Class archetypes also serve as a means to consolidate classes that could have been deemed “too similar” in previous editions: The Avenger becomes the “Oath of Vengeance” for Paladins, the Swordmage becomes the “Eldritch Knight” for Fighters, and the “Assassin” is filtered through the Rogue. This doesn’t necessarily mean that there will be fewer classes in Fifth Edition, just that they will each feel distinctive in flavor and gameplay.

It’s also thrilling to see this chapter experiment with the narrative functions of class in Dungeons & Dragons. Too often, this section of an RPG rulebook can become bogged down in statistics and mechanics. Fourth Edition was particularly notorious for diving directly into traits, abilities and proficiencies before defining what the class represents in terms of character.

By contrast, 5e devotes multiple pages to this pursuit. It begins with a dynamic, plot-based example of the options available for each class: “Rough and wild looking, a human stalks alone through the shadows of trees, hunting the orcs he knows are planning a raid on a nearby farm. Clutching a shortsword in each hand, he becomes a whirlwind of steel, cutting down one enemy after another.” This immediately sparks the imagination and is followed by a thorough examination of that class’ role in the fantasy universe. What do they do? Where can they be found? What separates a Fighter from your average infantryman and a Cleric from your average priest? But perhaps most useful are the questions it asks of the player to inspire character development: “As you make your monk character, think about your connection to the monastery where you learned you skills and spent your formative years. Were you an orphan or a child left on the monastery’s threshold? Did your parents promise you to the monastery in gratitude for a service performed by the monks?”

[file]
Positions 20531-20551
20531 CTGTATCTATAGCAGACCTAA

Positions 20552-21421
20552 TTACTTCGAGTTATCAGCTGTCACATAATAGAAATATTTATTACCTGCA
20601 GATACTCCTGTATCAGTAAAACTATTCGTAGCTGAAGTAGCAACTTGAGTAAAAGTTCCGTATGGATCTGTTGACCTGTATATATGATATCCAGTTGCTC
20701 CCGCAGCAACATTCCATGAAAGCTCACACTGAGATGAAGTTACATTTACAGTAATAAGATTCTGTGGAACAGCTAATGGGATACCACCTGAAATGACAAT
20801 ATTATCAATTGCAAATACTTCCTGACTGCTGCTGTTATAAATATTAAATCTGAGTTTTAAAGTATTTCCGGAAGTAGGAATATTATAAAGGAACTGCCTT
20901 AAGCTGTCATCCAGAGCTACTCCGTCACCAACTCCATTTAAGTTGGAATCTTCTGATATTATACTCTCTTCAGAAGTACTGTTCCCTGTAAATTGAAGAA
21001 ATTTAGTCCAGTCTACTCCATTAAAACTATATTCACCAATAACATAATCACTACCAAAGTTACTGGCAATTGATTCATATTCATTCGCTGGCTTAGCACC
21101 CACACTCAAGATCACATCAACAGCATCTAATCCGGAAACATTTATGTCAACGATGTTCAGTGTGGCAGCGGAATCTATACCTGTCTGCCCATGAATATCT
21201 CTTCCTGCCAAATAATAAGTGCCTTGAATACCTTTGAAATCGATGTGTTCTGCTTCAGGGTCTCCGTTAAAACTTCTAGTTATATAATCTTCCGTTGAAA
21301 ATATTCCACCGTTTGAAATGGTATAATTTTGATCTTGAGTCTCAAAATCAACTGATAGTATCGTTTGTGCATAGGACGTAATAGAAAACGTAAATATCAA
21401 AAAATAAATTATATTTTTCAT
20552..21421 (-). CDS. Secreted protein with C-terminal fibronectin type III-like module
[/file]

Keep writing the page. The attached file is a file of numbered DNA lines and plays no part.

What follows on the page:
This chapter probes the depths of your mind to help you create a fully realized avatar for use in the game and does so with brilliant efficiency and creative energy.